December 20, 2013

Man of Steel and Mud: 2013 Capsule Reviews

Henry Cavilll as working-class Superman.

Looking beyond this blog, this year has been very busy. We had our second daughter Etta and I finished grad school in March, and I started a new job in September. While everything is going well, it hasn't allowed for much time to check out new movies. I'm way behind with 2013 releases, and I'm only now starting to catch up with some titles. Instead of doing longer features on films that everyone's discussed for months, I've decided to write capsule reviews that give my impressions on a smaller scale. It's been challenging not to have my opinions skewed by comments on podcasts, Twitter, and other online spots. I rarely check out reviews of movies that I haven't seen, but it's still tricky not to get a general idea of how people are responding to a certain release. This is definitely true with both Man of Steel and Mud, though each has received a much different response. I won't struggle to draw any thematic lines between them; the only real connector (besides Michael Shannon) is the 2013 release. Regardless, I'd love to hear your thoughts on either film.

Man of Steel – Directed by Zack Snyder; Starring Henry Cavill, Amy Adams, Michael Shannon, Russell Crowe, Diane Lane, Kevin Costner, and Laurence Fishburne

There are plenty of thrills in Zack Snyder's Superman reboot, and its ambitions are off the charts. It opens with a striking look at Krypton and the events that sent Kal-El to Earth. These CGI-heavy moments have a similar feeling to Kenneth Branagh's Thor. You can imagine that Snyder and Writer David Goyer used the word "Shakespearean" a few times when creating it. Henry Cavill is solid and brings out Clark Kent's compassion. The first two acts work pretty well, and the set-up aligns us with his main dilemma. Should he reveal himself to the human race and risk the consequences? Kevin Costner and Russell Crowe are both strong as the two fathers who drive his thinking. Crowe in particular finds a way to sidestep goofy dialogue and bring grace to Jor-El.  His appearances don't feel out of place and remind us of the larger stakes in the battle with Michael Shannon's General Zod.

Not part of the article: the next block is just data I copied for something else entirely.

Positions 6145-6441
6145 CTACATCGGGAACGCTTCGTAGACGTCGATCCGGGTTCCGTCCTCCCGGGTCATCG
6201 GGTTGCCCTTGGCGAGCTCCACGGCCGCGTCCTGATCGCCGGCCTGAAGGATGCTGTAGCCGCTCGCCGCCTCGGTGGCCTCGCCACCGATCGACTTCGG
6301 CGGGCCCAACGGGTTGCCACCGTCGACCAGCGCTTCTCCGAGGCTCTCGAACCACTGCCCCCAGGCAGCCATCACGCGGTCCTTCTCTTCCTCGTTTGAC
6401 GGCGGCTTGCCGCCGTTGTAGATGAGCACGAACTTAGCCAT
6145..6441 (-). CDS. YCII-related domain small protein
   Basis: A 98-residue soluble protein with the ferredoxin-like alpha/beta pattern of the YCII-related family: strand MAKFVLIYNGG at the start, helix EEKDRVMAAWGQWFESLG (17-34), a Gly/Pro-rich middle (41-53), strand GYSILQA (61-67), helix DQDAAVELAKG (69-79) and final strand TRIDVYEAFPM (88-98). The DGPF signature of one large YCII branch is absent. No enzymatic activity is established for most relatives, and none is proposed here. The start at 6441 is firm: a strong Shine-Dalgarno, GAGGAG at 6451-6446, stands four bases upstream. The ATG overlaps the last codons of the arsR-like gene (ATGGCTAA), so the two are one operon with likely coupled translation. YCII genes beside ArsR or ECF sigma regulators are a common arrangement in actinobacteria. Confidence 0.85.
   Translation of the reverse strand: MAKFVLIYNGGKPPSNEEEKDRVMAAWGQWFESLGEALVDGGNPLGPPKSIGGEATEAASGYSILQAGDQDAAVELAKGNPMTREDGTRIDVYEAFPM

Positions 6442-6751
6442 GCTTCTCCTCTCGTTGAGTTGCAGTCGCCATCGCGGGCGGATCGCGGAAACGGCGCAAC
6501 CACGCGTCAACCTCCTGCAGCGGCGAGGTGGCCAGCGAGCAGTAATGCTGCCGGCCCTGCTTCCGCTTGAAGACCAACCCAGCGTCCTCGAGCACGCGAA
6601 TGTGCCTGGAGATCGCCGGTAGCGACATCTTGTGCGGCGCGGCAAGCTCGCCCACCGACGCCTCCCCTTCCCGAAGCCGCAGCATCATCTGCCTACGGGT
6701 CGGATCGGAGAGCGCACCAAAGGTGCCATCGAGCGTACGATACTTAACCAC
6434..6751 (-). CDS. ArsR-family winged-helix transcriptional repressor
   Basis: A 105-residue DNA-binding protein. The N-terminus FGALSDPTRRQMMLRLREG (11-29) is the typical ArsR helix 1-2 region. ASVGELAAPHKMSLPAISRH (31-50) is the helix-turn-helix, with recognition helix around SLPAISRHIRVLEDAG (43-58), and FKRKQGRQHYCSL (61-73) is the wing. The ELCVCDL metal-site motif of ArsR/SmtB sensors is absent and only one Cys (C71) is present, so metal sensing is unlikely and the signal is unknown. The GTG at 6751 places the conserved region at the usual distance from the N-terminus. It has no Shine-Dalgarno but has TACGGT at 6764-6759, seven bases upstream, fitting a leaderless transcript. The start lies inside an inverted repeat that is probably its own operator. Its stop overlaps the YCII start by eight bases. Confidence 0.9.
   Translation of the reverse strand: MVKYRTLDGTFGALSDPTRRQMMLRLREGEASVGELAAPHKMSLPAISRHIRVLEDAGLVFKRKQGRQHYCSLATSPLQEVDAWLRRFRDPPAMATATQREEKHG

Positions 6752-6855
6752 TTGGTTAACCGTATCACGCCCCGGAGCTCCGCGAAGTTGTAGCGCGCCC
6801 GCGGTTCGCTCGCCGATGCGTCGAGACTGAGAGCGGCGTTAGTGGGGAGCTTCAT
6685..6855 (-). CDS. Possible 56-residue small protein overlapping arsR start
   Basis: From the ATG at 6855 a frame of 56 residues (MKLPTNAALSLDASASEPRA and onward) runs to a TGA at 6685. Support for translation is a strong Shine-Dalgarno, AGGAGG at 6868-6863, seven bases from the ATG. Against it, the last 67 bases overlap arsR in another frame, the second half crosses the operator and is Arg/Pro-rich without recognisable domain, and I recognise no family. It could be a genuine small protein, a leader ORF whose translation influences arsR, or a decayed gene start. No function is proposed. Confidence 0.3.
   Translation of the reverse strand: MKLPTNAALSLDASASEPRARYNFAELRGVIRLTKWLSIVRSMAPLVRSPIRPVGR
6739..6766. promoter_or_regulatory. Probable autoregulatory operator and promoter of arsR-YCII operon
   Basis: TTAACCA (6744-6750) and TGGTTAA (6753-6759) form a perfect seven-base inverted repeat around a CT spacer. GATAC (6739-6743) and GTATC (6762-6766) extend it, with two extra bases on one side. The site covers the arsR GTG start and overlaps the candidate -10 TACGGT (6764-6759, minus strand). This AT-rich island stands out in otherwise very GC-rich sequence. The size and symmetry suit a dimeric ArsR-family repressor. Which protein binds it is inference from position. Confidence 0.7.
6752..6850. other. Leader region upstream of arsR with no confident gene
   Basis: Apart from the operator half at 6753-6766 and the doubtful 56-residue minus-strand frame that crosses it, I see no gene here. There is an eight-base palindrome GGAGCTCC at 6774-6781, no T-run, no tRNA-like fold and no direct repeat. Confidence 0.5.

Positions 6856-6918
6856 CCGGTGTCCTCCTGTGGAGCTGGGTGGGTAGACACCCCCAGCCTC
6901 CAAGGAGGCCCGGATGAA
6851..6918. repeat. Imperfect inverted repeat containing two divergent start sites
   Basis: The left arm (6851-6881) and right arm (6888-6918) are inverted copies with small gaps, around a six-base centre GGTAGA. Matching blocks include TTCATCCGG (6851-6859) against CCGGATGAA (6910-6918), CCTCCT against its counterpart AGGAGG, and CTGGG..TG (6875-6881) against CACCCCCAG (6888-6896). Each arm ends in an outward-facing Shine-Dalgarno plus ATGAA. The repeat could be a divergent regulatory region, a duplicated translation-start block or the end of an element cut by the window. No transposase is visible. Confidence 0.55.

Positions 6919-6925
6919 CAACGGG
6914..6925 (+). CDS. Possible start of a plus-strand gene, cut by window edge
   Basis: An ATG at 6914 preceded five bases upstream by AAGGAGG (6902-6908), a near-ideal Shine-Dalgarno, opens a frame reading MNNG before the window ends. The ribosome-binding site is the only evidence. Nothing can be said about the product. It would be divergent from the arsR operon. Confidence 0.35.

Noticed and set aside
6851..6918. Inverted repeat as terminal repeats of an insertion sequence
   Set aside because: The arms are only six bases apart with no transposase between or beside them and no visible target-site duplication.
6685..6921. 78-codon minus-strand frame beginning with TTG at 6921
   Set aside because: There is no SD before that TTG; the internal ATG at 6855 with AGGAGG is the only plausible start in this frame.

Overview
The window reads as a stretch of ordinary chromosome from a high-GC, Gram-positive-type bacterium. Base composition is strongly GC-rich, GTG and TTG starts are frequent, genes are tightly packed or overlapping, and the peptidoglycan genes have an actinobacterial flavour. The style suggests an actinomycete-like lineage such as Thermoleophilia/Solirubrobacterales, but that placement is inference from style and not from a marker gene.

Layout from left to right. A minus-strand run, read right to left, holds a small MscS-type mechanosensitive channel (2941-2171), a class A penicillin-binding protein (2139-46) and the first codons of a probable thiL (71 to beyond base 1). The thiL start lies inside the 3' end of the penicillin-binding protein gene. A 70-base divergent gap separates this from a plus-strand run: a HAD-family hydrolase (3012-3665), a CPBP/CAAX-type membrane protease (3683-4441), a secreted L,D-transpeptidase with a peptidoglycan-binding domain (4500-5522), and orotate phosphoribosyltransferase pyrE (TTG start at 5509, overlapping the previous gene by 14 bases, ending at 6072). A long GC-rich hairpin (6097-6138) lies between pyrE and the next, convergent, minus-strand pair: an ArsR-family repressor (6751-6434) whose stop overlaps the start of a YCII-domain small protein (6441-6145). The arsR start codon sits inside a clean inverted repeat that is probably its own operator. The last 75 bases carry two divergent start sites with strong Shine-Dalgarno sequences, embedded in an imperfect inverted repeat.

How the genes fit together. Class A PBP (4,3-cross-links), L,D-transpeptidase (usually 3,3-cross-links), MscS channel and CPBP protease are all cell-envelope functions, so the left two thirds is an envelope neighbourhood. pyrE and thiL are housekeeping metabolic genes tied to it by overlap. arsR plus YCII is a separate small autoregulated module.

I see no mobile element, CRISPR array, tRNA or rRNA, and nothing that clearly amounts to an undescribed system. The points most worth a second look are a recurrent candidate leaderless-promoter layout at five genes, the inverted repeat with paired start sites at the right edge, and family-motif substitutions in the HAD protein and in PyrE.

On the other hand, Man of Steel ends with a painfully drawn out third act with lots of CGI fighting. Zod's plans are thwarted, but the battle to stop him unleashes a ridiculous amount of destruction. If that wasn't enough, Snyder makes blatant references to 9/11 that give a bloated sense of importance to a summer movie. Superman throws Zod into buildings and likely kills thousands of people, but our concern should be about the safety of a few we barely know. It's a pompous conclusion that has such an air of seriousness that it becomes laughable. Even Michael Shannon can't make "release the world engine!" not sound ridiculous. There's a great movie hidden somewhere within this mess, but Snyder goes overboard and can't help himself. Goyer's script also is extremely on the nose; characters utter obvious lines that to slam home points like a sledgehammer. There's fun within this 143-minute ride, but the end result loses most of this goodwill.

Matthew McConaughey in Mud

Mud – Directed by Jeff Nichols; Starring Matthew McConaughey, Tye Sheridan, Reese Witherspoon, Jacob Lofland, Sam Shepard, Ray McKinnon, and Sarah Paulson

It's been thrilling to watch Matthew McConaughey fulfill his potential and deliver a string of exciting performances. His role as the title character in Mud is one of his best and shows the depth behind the handsome face. It's covered in dirt and has bad teeth this time, but that's hardly the story for Mud. He's an intriguing guy who's living in a boat stuck in a tree while on the run from the law and other vengeful figures. When he's discovered by two boys Ellis (Tye Sheridan) and Neckbone (Jacob Lofland), they form an interesting relationship with the friendly but mysterious Mud. Set in rural Arkansas along the Mississippi River, this slow burn of a film grows on you because the characters are so well-defined. The community is believable, and the actors never strike a false note. It's like a John Sayles film because the connections around the town are so clearly defined.

Jeff Nichols has only directed three films, but he's already become a filmmaker to watch. Shotgun Stories and Take Shelter spotlighted Michael Shannon, and he's done the same for McConaughey. What raises the bar in Mud is the way he depicts the other characters surrounding main trio. We don't spend much time with Reese Witherspoon's Juniper, but it's clear why Mud is smitten. Ellis' parents are struggling and might get divorced, and that pain affects everything that he does. When a brief relationship with an older girl ends quickly, it devestates him because his parents' love is gone. Ellis is the true main character of the movie, and Tye Sheridan reveals the warmth and conflict in the 14-year-old's heart. He sees hope in Mud's refusal to give up on Juniper, but that sets him up for a letdown. The story doesn't play out as expected, and it leads to one of my favorite 2013 films.

What did you think of these 2013 films?

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